Marco Melandri S1000RR World Superbike


BMW Italia S1000RR
The motorcycle exhibition of invited machines was held outdoors in a beautiful pavillion.  In true BMW style, everything was professionally laid out.  The bikes were all represented by plaques indicating the make and model.  In typical German fashion, representatives from BMW Classic spaced out the motorcycles using a tape measure!  A red velvet rope kept curious onlookers from getting too close to these exceptional machines.  (This was especially important as the  MV Agusta in the concepts and prototypes category was a lifesize clay rendering.)

Accompanying the show was a wonderfully illustrated hard cover book outlining the themes of the various classes as envisioned by motorcycle enthusiast and author Stefan Knittel.





As my interest is in BMW motorcycles, I spent considerable time pouring over the details of the 1939 Kompressor that was on display. 


Sebastian Gutsch from the BMW Classic team stands by in his togs as he gets ready to ride the Kompressor from Villa Erba to Villa d'Este.






And now for a special treat.  The sound of a BMW prewar Kompressor.........


Sunday, February 5, 2012

BMW Earles Fork Performance Parts

As has been documented and discussed elsewhere, there was a short hiatus after the war before BMW was allowed to produce motorcycles once again.  Indeed the first post-war twin didn't appear until the 1950 twin cam R51/2 was introduced.  It was, in essence, a slightly modified version of the prewar bike of similar name.   While a sporting bike, it wasn't a "sport bike".  And a short two years later, the larger displacement R68 became the crown jewel of the BMW civilian line up, and the twin cam motor was unceremoniously dropped.

With its 26 mm carbs, magneto ignition and higher compression pistons, the R68 didn't disappoint.  After its 3 year tenure, the motor platform was transitioned to the R69.  In essence, the motor saw little change, but of course the frame was radically different.  The rear of the bike gained a true oil dampened suspension, in place of just springs.  And the Earles Fork was transitioned from the RS54 racebike, to the civilian model. 

As owners of any Earles fork model know, the geometry of the front end was meant to counter act the normal dive sensation one feels when applying the front brake to a more traditionally forked bike.  In fact the front end on an Earles equipped bike rises slightly.  The overall geometry of the bike and front end was the reason the bike was so popular with the "seitenwagen" crowd. 

Now of course when you think of 60's performance bikes, perhaps BMW isn't the first to come time mind.  Nortons, Triumphs and Ducatis often lead the way in this regard, however there were plenty of "weekend warriors" looking to get extra performance from there Bavarian machines.  Enter the after market suppliers.

While there were a host of offerings available to make your bike look cool, or to make it more comfortable for a long trip, there were also companies offering aftermarket performance parts with the promise of more speed.

Once such company was Bowman.  They supplied cast aluminum deep sump oil pans, adding extra oil capacity and the promise of cooler oil.  (A side benefit was that unlike the stock sheet metal pans, they weren't prone to warping and hence leaking when overtightened.).  In addition, Bowman offered an aluminum flywheel.  By decreasing the rotating mass of the motor, shifting was smoother, and less clunky.  And arguably the engine revved up faster.  Bowman also supplied pistons and rings.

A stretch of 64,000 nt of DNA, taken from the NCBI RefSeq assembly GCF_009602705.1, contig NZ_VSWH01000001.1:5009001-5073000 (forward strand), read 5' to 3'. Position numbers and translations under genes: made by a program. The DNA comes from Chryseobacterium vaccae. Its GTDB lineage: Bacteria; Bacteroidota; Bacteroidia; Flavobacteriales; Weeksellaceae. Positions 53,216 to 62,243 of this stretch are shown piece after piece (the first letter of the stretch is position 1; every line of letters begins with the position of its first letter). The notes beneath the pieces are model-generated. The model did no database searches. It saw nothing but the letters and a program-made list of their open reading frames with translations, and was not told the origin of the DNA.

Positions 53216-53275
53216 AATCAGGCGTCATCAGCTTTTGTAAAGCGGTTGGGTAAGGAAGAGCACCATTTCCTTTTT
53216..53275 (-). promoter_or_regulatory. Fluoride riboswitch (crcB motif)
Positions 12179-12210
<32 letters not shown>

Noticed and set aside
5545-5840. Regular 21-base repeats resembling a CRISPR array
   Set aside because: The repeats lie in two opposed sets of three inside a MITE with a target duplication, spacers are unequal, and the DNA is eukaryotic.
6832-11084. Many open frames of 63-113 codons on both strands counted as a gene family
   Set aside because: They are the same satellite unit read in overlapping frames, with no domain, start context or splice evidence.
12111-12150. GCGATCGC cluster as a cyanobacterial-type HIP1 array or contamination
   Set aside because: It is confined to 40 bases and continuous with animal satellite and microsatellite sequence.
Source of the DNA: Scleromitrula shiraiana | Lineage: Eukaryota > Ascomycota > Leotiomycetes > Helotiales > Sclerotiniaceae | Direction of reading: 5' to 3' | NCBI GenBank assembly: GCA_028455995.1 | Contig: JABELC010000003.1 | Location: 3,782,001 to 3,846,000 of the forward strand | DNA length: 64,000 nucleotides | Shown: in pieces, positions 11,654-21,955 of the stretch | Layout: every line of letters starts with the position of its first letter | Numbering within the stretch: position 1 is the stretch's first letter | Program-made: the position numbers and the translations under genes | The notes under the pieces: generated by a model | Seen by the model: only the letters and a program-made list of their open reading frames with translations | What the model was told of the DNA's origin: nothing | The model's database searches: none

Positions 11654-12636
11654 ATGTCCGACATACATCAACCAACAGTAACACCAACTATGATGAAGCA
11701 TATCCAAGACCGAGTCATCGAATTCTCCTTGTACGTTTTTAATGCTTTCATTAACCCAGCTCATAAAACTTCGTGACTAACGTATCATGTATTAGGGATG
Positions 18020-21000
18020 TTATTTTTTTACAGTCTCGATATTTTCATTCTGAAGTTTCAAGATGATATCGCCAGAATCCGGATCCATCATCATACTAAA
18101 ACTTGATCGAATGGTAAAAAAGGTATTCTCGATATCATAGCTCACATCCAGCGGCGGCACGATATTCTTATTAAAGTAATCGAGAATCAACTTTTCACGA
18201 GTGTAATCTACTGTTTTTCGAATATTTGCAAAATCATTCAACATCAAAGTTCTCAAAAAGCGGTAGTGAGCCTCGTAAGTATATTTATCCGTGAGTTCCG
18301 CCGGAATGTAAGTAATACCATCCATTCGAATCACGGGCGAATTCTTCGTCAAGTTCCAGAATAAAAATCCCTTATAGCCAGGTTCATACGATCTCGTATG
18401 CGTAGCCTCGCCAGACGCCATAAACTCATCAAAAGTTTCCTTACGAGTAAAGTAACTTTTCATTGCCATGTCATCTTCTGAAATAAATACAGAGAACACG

Early on the 1950's the firm of Ernst Hoske supplied all manner of performance parts.  In fact in one of their early catalogues they offered a kit, by which a handy owner could transform any pre or postwar R51 twin cam bike into an R51RS replica by swapping out the timing chain for gears, and replacing the front engine cover with a total loss version.  Of course the battery coil ignition was dropped in favor of a magneto.  The kit included new cams, valves and valve springs.  With the addition of a tach drive, and tachometer, the average Joe could be off to the weekend races!  Of course this transformation wouldn't be complete without some Hoske full width racing hubs, and a sportier tank.  A full transformation would necessitate swapping out the transmission gear cluster or a more sporting version as well.

As time went on, Hoske, himself an ex-racer seemed to concentrate more efforts on after market fuel tanks, and less on true sport or racing parts.  In fact his catalogue from 1965 offers six different gas tanks.  Also on offer was a crank driven tachometer, an aluminum extension for the oil pan to add capacity, and an oil temperature gauge.  Also offered were Rennt├╝tenform mufflers, clubman or clip on handlebars, and a sport front fender.  Arguably, few of the above parts offered a true speed advantage.  Still for sale, however,  were sport cams, and larger valves, by which one could hope to squeak out perhaps a couple extra horsepower. 

The third name that comes to mind is the firm of Schorsch Meier.  With a win in the senior TT at the Isle of Mann in 1939, Meiers legacy was cast.  He parlayed his fame into a successful post war motorcycle and car dealership.  In fact some of his parts, such as the 6.5 gallon sport tank, and the bench seat were adopted by BMW and included as factory options when ordering a new motorcycle from Munich in the late fifties and sixties.

For further discussion of 1950's sport parts offered by Meier, see this prior post.

It seems today, little has changed.  While some guys are perfectly happy with a stock version Slash2, still others yearn to deck their bikes with performance bits and modifications, and are willing to pay for the privelege of doing so.  Large Hoske tanks still command a premium, and the 6.5 gallon Meier sport tanks are almost always preferred over the smaller 4 gallon versions.